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Creasote on underside of cap

Post in 'The Hearth Room - Wood Stoves and Fireplaces' started by AnalogKid, Feb 8, 2013.

  1. AnalogKid

    AnalogKid Burning Hunk

    Joined:
    Oct 22, 2012
    Messages:
    182
    Loc:
    CT
    Preface....So I had my new insert installed around mid-Nov and have been burning just about 24/7 since. My typical burning rhythm is a full load every 8hrs; load up around 11pm, load up around 7am, load up around 3pm, and so on.

    When the stove is at the end of a burn cycle towards it's 8th hour, the stove-top temp is usually between 250-300 degrees. Then I load up, door cracked if need be for a few mins, air wide open, get the stove-top temp to 600 degree then scale the air back. Throughout the duration of the burn I would say the average stove-top temp is between 425-475 degrees. The wood I have been burning is all >20mc.

    The height of my chimney from base of firebox to top of chimney is 12'5". Yes, a shorty. My cap is a large, 3-flue metal cap. The clearance from the top of the chimney to the underside of the cap is about 6".

    Yesterday, for the heck of it, I got up on my roof to take a look at chimney crown, cap, etc. Flat roof, real easy to do. Well I was a bit shocked to see the underside of the cap coated in a significant layer of creasote! I did not remove the cap and look down the chimney because I was burning at the time. Is this something I should be concerned with? If the underside of my cap is coated, does this mean my liner is just as bad? The liner by the way, is single wall SS flex pipe with a double layer wrap of 1/2" insulation.

    I would really appreciate some feedback from some burning vets. Thanks guys.

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  2. etiger2007

    etiger2007 Minister of Fire

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    Clio Michigan
    I would think the cap is a good indication of what the liner looks like. Let the stove cool and do a thourough cleaning so you can be sure your burning safe.
  3. savageactor7

    savageactor7 Minister of Fire

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    If the underside of my cap is coated, does this mean my liner is just as bad?

    Not necessarily so with an average temp of 425-475...that's a good hot # for us. Chimney caps can collect creosote because the smoke is cooler at that end and many caps are too restrictive.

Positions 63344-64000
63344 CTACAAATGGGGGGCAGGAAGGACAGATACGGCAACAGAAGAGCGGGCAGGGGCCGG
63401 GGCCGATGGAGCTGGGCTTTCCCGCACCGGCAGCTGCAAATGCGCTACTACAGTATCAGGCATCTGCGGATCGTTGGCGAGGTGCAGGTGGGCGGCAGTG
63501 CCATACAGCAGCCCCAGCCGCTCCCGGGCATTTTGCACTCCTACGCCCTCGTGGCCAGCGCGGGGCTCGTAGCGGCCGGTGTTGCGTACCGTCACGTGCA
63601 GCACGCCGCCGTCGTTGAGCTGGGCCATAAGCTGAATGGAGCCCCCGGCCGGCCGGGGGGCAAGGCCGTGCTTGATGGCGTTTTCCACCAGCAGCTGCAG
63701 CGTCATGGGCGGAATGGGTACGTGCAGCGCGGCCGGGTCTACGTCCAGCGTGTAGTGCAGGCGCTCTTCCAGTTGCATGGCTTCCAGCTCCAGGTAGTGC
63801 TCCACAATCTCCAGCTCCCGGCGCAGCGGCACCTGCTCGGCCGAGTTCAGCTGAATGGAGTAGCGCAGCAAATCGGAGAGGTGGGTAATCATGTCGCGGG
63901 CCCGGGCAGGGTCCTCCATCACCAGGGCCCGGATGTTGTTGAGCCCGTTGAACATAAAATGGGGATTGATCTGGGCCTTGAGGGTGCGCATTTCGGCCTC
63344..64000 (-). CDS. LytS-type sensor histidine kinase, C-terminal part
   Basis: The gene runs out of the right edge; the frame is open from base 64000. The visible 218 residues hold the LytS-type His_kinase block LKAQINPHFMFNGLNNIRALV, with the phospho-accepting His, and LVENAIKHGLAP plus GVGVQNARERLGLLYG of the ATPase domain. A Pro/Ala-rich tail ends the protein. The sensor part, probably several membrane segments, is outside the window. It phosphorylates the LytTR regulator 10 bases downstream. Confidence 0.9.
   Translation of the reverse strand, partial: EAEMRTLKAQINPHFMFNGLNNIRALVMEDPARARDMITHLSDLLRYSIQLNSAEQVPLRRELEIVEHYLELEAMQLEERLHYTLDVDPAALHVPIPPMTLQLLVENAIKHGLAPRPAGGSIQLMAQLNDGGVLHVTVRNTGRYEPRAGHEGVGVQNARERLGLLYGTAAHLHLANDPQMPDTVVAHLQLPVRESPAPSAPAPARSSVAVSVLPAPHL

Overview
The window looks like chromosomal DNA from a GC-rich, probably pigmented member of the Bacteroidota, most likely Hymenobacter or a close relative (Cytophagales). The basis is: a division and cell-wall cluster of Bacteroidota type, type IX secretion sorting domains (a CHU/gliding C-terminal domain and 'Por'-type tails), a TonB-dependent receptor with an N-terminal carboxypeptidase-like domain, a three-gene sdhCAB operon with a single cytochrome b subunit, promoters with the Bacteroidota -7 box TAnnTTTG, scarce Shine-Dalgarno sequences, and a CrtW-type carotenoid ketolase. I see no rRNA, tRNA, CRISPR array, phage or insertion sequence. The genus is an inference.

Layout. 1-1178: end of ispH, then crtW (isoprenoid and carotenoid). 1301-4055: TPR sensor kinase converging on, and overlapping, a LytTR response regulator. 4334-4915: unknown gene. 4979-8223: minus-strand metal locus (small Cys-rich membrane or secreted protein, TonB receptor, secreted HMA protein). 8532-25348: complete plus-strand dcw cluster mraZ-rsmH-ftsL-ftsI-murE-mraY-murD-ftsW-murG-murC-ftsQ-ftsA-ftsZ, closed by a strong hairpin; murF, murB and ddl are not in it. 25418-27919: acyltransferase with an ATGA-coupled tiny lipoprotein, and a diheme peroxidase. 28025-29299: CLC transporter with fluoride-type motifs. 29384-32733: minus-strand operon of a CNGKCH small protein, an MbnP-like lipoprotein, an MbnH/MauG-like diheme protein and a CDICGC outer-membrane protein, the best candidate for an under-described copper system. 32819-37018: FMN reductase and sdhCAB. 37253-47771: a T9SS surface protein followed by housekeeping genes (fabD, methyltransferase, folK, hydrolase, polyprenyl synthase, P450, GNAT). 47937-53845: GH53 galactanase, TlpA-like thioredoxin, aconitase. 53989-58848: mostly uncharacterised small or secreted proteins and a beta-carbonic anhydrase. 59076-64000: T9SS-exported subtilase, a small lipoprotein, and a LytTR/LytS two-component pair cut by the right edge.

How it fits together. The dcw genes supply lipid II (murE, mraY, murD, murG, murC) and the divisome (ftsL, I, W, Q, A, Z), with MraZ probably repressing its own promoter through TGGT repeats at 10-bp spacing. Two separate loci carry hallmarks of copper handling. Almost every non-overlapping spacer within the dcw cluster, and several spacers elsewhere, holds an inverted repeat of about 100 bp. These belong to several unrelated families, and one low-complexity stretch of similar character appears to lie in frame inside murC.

Is is possible for you to burn without a cap?

    After this storm perhaps you can mirror the chimney from the clean-out to find out for sure.
  4. topoftheriver

    topoftheriver Member

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    Northeast
    Agreed! The cap is subject to more elements than the rest of the liner. Rainy days and snow could cause the most profound cooling effects.
  5. AnalogKid

    AnalogKid Burning Hunk

    Joined:
    Oct 22, 2012
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    182
    Loc:
    CT
    Unfortunately I need the cap to be in place. I don't have a clean out to check the chimney, but since it is so short I can see really well all the way down with the help of a flashlight.

    I feel good with the idea of the cap just being so much cooler. The rain/snow comment makes sense too since when it does rain or snow and I am burning hot, the cap will put off steam as the water evaporates.

    I would think, with such a short chimney, combined with being double wrapped with insulation and burning plenty hot enough that the insert pipe should stay plenty hot to void off large amounts of creosote production.

    Thanks guys.
  6. charly

    charly Guest

    I agree with the cap being at the end of the run, cooler, smoke is going to condense on the underside of the cap...On my Esse cook stove pipe I can go out side look up the bottom of the clean out tee to see nice brown fine fluff,, yet the cap has some build up underneath... It just falls off and winds up and the tee clean out cap.. The cap is also not a dripping mess either,,that would seem to be an issue then..
  7. clemsonfor

    clemsonfor Minister of Fire

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    Greenwood county, SC
    Yea that cap has a 6" space really that seperates it from the liner, with it being a tripple cover its got 2 flues worth of metal without heat under it causing it to cool the side over your liner. With it sitting 6"s higher and the gasses being cooler at the top anyway i would think that creosote would not be a hard thing to have on it, esp in a cool rain like when its 40-50F outside that cap is going to be pretty cold having that warm moist air hitting it, to cause the creosote to condense and form on it.

    If it was like my neighbor that pretty much burns 24/7 in his 20-30 year old stove and "said he never cleans his chimny", and has about a 3'' long creosote sickle that i can see hanging off of it i would be more concerned!!!
    charly likes this.

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